San Andres Providencia seaside beach

San Andres and Providencia: Colombia’s Caribbean islands

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San Andres

San Andres and Providencia are 2 islands in the Caribbean which belong to Colombia but are geographically closer to Nicaragua. The local people speak their own language in addition to Spanish and English. San Andres is easily accessible by plane from the mainland. From there, you can get to Providencia by plane (45mins) or catamaran (3hrs). The sea is pretty rough between the islands, so it is recommended to spend the extra and go by plane. I was ok luckily, but not so for many unfortunate travellers who spent the whole 3 hour journey puking their guts out.

Initially settled by the English, African slaves were brought to work on the islands in the 16th century. Pirates, including the famous captain Morgan, also operated here. In the 18th century ownership of the island changed hands several times between the Spanish and the English. The islands eventually ended up with Colombia, but this was recently contested in the International Court of Justice in the Hague by Nicaragua, claiming the islands fall in its territory.

The locals speak their own creole language. A creole is a language which derives from a pidgin (or simplified version of a language, developed as a second language), but is then nativized – it becomes the native language of the children. Many I spoke to referred to settlers from the mainland as “Colombian” as opposed to native (nativa).

San Andres was declared a duty-free zone in 1954, resulting in an influx of tourists from the mainland. There was apparently a boom in the 80s and 90s when many mainlanders settled to take advantage. The main town in the north of the island is where the airport and most hotels and duty-free stores are located. It has a real run-down 80s look to it. The rest is a shanty town. I stayed on the hill – Lomo Barrack – in a Posada Nativa (i.e. establishment run by natives). It is inhabited almost exclusively by natives and has no tourist infrastructure to speak of.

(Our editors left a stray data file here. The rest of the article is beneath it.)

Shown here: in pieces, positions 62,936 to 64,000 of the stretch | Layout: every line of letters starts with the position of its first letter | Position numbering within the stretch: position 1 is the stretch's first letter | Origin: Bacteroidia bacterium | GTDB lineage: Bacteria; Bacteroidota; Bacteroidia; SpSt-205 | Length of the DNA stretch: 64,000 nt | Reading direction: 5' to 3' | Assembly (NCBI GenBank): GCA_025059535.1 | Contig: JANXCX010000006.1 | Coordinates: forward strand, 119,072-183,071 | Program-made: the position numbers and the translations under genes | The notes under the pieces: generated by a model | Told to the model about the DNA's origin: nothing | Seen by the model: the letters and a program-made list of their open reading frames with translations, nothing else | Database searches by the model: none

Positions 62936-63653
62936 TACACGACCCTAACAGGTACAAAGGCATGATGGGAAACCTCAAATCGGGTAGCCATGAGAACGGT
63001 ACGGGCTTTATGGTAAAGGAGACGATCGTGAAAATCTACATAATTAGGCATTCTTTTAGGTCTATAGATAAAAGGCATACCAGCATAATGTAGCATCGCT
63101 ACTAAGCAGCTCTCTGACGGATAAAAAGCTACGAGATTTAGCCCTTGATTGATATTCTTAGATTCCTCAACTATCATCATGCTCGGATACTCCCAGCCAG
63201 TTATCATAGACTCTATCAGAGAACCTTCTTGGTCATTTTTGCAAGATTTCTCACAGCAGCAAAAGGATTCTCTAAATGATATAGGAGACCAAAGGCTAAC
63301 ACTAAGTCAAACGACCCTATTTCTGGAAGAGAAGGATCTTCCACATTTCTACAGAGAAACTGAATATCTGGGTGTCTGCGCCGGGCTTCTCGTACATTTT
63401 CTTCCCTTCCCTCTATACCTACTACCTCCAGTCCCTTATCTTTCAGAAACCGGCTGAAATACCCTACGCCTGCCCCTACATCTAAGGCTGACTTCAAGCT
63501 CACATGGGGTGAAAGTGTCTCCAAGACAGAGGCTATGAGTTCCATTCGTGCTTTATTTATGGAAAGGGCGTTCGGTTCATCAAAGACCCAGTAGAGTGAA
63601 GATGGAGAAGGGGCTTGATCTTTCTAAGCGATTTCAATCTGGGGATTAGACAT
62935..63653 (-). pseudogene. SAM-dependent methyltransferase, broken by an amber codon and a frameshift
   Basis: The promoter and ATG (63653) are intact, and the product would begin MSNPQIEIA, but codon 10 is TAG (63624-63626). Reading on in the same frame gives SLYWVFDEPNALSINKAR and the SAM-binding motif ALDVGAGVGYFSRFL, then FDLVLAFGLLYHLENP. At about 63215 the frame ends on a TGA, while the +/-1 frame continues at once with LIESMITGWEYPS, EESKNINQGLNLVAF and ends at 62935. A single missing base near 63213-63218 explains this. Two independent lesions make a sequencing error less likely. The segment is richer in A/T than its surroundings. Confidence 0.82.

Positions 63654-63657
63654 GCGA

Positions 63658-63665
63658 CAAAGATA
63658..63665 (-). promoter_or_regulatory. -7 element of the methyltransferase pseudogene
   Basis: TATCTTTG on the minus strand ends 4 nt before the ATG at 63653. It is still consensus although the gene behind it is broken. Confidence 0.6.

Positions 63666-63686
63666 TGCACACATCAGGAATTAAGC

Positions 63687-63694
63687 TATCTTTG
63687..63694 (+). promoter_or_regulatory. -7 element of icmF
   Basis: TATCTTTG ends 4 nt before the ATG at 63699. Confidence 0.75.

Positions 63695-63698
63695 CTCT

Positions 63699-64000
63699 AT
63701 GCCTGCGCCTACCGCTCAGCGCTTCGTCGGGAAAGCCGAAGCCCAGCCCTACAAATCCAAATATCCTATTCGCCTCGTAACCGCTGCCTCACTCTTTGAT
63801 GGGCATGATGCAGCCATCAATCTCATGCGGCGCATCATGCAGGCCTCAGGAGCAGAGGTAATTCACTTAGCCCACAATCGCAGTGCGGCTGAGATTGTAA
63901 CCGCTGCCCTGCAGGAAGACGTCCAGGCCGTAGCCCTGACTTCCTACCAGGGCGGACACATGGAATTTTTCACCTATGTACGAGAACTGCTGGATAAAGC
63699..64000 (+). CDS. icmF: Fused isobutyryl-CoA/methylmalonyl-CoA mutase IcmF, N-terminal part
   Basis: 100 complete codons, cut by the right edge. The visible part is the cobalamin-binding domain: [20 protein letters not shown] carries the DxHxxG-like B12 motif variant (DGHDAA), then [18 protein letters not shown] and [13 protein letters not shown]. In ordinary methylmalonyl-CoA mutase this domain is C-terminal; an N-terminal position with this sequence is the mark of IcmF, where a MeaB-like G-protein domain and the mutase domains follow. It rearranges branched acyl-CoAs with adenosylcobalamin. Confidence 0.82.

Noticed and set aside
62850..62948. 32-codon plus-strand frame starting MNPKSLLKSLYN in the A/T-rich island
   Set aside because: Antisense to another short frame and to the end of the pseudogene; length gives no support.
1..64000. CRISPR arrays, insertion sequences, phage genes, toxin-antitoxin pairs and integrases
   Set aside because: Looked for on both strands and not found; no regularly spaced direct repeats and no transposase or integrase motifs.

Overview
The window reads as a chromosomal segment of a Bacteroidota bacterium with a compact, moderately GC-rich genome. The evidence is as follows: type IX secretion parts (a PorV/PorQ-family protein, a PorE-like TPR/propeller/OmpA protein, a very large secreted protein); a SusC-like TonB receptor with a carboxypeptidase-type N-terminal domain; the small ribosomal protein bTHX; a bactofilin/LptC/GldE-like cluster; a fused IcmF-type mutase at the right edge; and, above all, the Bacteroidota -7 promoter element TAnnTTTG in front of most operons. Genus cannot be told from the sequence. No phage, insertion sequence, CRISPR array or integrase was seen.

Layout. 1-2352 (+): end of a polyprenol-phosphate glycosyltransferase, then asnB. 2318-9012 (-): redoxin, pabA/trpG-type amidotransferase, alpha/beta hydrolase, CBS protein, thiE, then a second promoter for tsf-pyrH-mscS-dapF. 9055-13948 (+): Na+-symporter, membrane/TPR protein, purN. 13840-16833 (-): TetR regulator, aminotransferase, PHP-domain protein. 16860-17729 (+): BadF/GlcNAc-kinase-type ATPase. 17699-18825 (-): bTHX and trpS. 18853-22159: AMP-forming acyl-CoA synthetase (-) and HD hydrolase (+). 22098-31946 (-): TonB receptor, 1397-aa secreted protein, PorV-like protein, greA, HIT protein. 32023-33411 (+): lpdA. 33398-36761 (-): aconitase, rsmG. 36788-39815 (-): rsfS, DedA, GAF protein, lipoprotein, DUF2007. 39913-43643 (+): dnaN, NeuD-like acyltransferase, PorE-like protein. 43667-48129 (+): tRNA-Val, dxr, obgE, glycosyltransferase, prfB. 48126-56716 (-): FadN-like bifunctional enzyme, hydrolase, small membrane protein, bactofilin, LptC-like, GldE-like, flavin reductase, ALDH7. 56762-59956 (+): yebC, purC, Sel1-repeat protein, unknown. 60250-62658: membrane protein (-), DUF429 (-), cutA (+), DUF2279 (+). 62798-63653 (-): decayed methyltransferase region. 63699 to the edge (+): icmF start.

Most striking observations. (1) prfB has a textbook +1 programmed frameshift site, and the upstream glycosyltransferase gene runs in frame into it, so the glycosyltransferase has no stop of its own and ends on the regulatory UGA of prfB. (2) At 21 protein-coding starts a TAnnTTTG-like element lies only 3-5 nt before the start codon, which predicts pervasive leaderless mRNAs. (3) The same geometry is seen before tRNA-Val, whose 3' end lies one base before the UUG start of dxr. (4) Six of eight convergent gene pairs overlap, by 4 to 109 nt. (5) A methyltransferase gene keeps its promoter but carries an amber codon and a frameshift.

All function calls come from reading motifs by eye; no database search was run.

I didn’t hang around long on San Andres preferring to head straight to Providencia. On the way back however, I did take a tour visiting two of the most popular sites, the Aquarium and Jonny Caye. The Aquarium is a small island with a natural swimming pool aside it, full of fish (hence the “Aquarium”). It was chocka full of people making it unbearable. As soon as you arrive they are pushing hard drugs on you (alcoholic cocktails). You get the feeling the fish just hang out there to get fed, not because it’s a naturally cool hangout for fish. Jonny Caye is a small uninhabited island off the north coast of San Andres opposite the main town beach. It’s a cool little island with a beautiful white sandy beach, but also inundated with tourists. They ship them in by the boatload like a conveyer belt. If your idea of a great holiday is to lie on the beach all day and get completely smashed, then you would love Jonny Caye.


Providencia, on the other hand, is much more laid back, the complete antithesis to San Andres. There are only a few small settlements on the island and not much nightlife to speak off, so very little tourist development. There is some great seafood available at reasonable prices (you can expect the islands to be generally more expensive than the mainland). There is the ubiquitous reggae bar, Roland’s Bar on Manzanillo beach. Contrary to what I heard earlier, there are police on the island, but seem to tolerate weed smoking. That said, it pays always to be on your guard in a foreign land, so use your common sense.

I took a boat tour of the island, which stops off at Crab Caye, a small island surrounded by gorgeous turquoise water. and with a view of a huge coral reef, the third longest in the world, according to our guide.

One thing to note when visiting the islands is that you need to buy a tourist card at the airport on the mainland before arrival. They then register you at the airport once you get to San Andres. You need to present this card again when transferring to Providencia. This is a complete pain in the arse. A local told me it is to generate revenue for the island for local projects. But the cost of administering it surely cancels out the revenue gained and just pisses everyone off.

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